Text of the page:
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Fast Food Employees Across Country Launch Extensive Walk-Out

low-wage-strikeAcross the U.S., employees in the fast food industry are walking off the job in a gesture of protest against poor pay, wage and hour violations, workplace discrimination, workplace injuries, and other unfair labor practices.

According to Workers Compensation attorneys, employees in large cities like New York, Chicago and Detroit have called for a $15 per hour wage, along with the right to unionize without risking employer retaliation. The movement kicked off Monday in New York City with the support of Fast Food Forward, an advocacy group that has been campaigning to improve conditions for fast food employees.

Hundreds of workers covering an entire city block in New York came together outside a McDonald’s in Union Square on Monday afternoon, displaying signs to the public and chanting “We can’t survive on $7.25,” and “Hey Hey, Ho Ho, poverty wage has got to go.”

One worker who joined the protest with a 3-year-old child in her arms said she simply couldn’t get by working 24 hours a week at minimum wage at a McDonald’s in the Bronx. In reference to her paycheck, she told reporters “7.25 does not cut it, especially as a mom. I have to sacrifice certain things to get by and sometimes I still don’t cut it.”

Access to Paid Sick Leave

The group also included workers from other restaurants, including Burger King employees like Raysha Colon, who says her vision for service industry workers goes beyond just a wage increase. Colon is pregnant and will need to take maternity leave, but does not have access to any paid time off. This is typical of others in her position as well, with 90% of restaurant workers recently reporting that they have no paid sick leave.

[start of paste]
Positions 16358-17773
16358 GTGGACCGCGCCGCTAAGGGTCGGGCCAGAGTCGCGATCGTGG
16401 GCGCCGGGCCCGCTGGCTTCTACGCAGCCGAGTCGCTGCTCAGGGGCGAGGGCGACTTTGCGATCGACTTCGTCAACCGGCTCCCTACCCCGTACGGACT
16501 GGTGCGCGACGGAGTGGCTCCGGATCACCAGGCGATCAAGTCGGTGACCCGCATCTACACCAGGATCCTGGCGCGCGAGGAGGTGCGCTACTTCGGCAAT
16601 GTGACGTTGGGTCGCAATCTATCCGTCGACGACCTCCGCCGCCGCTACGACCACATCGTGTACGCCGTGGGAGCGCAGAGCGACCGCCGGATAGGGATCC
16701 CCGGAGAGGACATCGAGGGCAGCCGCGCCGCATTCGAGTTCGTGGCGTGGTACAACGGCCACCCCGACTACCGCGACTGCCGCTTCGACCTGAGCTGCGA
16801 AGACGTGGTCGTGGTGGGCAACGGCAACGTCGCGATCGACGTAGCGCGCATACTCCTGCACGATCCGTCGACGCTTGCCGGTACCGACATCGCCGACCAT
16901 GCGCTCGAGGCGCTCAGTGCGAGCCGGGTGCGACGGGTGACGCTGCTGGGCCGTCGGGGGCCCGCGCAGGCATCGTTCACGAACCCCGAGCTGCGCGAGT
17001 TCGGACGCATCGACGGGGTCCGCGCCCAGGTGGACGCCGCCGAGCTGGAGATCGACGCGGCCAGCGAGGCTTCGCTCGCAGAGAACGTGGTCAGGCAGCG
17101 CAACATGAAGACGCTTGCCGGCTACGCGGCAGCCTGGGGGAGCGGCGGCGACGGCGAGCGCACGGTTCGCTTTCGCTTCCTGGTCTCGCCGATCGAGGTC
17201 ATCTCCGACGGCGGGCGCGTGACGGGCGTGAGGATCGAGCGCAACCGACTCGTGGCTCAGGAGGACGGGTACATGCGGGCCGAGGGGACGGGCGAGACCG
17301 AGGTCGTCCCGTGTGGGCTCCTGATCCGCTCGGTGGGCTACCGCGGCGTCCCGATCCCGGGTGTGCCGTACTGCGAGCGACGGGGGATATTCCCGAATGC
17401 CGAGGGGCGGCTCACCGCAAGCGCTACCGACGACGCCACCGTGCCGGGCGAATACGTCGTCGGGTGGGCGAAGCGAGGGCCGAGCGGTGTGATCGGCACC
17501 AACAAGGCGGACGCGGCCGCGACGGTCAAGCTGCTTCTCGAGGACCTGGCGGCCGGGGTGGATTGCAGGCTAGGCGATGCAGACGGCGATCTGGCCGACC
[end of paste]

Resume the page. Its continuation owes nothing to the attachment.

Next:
Protesters hope to increase worker access to benefits by expanding union membership across the fast food industry. They conveyed this message in chants such as: “What’s disgusting? Union busting,” while marching from Union Square to the Service Employees International Union on Monday.

Despite her pregnancy, Colon says “I have to keep working there because they won’t help.  I want to get paid more money, I want justice, I want hours, I want help.”

Yesterday’s protests are the third time fast food workers have walked off the job in the past 6 months. The most recent incident occurred last week, when McDonald’s workers in New York City walked off the job after record-high temperatures hit the city and their boss made them work with no air conditioning in the building. One employee collapsed from heat exhaustion during her shift.

New York City fast food workers earned an average $9 per hour on average in 2012, which comes out to approximately $18,500 per year for those who work full-time. Although this is higher than the federal minimum wage of $7.25 per hour, it falls shockingly short of the $67,000 a one-parent, one-child family needs to survive in New York City, according the Economic Policy Institute.

Over the past decade, the restaurant industry across the U.S. has added jobs more quickly than the rest of the economy.  Yet despite its growth and soaring profits, employees in the fast food industry earn a mere $150 to $350 per week on average, according to The New York Times. Participants in this week’s protests hope to change those dismal figures.

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Emery Reddy